When Lee Gardner rushed to hospital after vomiting blood and suffering debilitating stomach cramps he feared the worst.
But doctors in Barnsley were left stunned when they discovered a nine-inch fork in the man’s stomach and incredibly it had been there for more than a decade.
The baffled medics were even more confused when they found the piece of cutlery as Mr Gardner, 40, admitted he had completely forgotten swallowing it.
A decade ago doctors had said that the whole fork would pass through his system naturally, so he assumed that it had gone.
But in fact it was still completely intact and sitting at the bottom of his tummy.
He has now made a full recovery.
‘I had been vomiting blood, and when they were looking inside me with the camera the doctor said: “Are you sure you’ve not swallowed anything?”,’ he said.
‘I said no but when he said: “Are you sure, I can see prongs of what appears to be a fork?” – I remembered accidentally swallowing one years and years ago.
‘I couldn’t believe it. I have never had any problems with my stomach, except once a couple of years ago I remember thinking I felt like something had lodged when I bent over awkwardly.
‘But the advice when I swallowed it from the doctor was that it would just pass through my system and as that was so many years before I really didn’t think it could be the fork.’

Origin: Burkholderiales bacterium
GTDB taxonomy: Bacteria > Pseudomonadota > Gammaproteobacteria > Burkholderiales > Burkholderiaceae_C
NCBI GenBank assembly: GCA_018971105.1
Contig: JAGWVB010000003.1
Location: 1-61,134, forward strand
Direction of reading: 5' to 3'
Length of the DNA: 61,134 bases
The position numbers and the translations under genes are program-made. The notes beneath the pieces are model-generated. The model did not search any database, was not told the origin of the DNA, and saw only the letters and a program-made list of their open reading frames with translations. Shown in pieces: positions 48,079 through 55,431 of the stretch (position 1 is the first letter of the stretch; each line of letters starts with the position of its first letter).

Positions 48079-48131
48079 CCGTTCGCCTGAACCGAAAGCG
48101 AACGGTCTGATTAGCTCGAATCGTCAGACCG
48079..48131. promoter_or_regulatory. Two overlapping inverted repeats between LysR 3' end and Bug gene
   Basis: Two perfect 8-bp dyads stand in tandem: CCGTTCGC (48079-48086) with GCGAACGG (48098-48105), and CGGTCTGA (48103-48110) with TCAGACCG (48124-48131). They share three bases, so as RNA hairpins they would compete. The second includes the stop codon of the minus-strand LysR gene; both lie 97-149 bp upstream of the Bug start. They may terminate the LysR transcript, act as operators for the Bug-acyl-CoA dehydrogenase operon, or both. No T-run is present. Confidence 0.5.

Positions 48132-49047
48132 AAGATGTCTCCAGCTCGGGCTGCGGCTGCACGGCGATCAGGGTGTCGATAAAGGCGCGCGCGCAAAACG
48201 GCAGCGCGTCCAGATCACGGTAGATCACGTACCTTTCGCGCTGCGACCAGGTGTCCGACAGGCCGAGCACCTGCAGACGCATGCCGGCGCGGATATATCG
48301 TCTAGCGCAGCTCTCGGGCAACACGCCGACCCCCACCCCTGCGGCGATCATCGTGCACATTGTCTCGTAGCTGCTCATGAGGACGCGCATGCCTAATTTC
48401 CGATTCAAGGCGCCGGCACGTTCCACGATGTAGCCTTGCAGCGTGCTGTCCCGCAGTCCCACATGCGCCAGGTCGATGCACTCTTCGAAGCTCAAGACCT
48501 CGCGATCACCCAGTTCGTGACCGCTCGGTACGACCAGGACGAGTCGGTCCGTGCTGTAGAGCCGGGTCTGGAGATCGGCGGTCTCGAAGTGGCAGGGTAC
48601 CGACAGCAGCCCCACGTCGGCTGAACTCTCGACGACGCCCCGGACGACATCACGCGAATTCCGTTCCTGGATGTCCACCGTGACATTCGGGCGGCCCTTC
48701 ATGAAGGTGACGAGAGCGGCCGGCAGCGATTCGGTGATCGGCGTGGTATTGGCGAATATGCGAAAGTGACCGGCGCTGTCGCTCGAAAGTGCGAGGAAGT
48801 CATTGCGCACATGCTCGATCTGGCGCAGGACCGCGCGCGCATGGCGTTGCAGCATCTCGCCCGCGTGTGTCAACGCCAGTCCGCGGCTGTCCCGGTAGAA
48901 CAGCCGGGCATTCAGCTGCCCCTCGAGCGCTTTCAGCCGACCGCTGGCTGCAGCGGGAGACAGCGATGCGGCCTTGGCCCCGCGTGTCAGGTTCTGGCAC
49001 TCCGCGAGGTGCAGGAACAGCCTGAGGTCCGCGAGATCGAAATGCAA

Mr Gardner remembered messing about with a plastic fork in his mouth years earlier – when he gagged and accidentally swallowed it.
Doctors at Barnsley Hospital used a camera to look inside his stomach for a cause when they stumbled across the ‘mystery’ object.
Images showed the fork head was resting in Lee’s stomach with the handle protruding into his small bowel.
Its prongs, called tines, had pressed on the stomach lining causing an ulcer that led to the bleeding.
Consultant general surgeon, Hanis Shiwani, was asked to take a look by his baffled colleagues.
He decided it would be too dangerous to try to extract the fork without surgery and carried out a 45-minute operation to cut open his stomach.
He said: ‘The fork was impacting on the stomach wall, causing an ulcer which was bleeding. I had to remove that part of the stomach and I was glad when it wasn’t cancerous.
‘Technically it was not a challenging operation but it was exciting because it is not something we have ever done before.
‘We know that coins, nails, pins and batteries are common things people swallow but not a nine-inch fork. I jokingly said that we should contact the Guinness Book of World Records.’
Mr Shiwani said Lee was fortunate the fork had not damaged his gullet on the way into his stomach.
‘If it had been a metal fork, or had got stuck in the gullet it would have caused more damage earlier.’
He said Lee, could have suffered a perforated stomach, potentially leading to a fatal infection, if the fork had not been removed.
But Lee, who was discharged from hospital this week, is expected to make a full recovery.
The consultant, who has worked at Barnsley Hospital for ten years, said he had never known a foreign object to last so long inside a person.
‘If something does get lodged, then normally a patient would become ill almost immediately. This is why Lee’s case is so uncharacteristic.
‘The plastic had been exposed to stomach acid for ten years but apart from it being black, there was no damage. It didn’t melt it down or anything which is remarkable.’